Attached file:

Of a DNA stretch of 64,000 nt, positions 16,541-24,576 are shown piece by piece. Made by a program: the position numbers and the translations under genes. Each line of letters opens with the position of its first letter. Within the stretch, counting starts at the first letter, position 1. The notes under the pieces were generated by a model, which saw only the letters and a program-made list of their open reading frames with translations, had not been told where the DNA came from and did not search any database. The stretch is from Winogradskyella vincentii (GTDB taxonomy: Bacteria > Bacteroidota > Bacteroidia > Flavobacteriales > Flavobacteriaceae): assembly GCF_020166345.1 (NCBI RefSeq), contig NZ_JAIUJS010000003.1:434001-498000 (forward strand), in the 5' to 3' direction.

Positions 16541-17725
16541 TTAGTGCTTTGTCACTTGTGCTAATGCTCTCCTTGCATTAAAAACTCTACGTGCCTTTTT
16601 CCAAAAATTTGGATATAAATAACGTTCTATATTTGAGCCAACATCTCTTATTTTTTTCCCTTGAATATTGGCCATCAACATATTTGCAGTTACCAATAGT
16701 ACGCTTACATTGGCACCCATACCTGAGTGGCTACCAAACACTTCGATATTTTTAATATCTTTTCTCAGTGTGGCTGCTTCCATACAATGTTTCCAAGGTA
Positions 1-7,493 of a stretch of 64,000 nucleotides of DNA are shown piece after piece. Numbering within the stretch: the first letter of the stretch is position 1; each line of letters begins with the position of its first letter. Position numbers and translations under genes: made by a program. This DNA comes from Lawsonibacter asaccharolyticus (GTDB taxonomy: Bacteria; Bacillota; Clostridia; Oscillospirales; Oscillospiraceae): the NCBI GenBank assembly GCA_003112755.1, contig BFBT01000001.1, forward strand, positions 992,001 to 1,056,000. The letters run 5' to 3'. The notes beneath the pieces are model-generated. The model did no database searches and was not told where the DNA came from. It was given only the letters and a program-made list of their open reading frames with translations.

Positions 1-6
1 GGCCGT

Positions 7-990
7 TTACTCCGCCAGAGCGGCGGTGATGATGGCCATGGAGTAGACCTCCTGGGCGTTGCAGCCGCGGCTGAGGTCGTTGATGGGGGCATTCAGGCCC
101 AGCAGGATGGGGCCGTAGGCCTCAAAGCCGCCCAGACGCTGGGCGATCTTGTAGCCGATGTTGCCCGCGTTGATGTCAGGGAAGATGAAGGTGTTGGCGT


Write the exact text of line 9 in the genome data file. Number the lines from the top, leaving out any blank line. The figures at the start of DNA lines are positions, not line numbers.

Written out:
Positions 7-990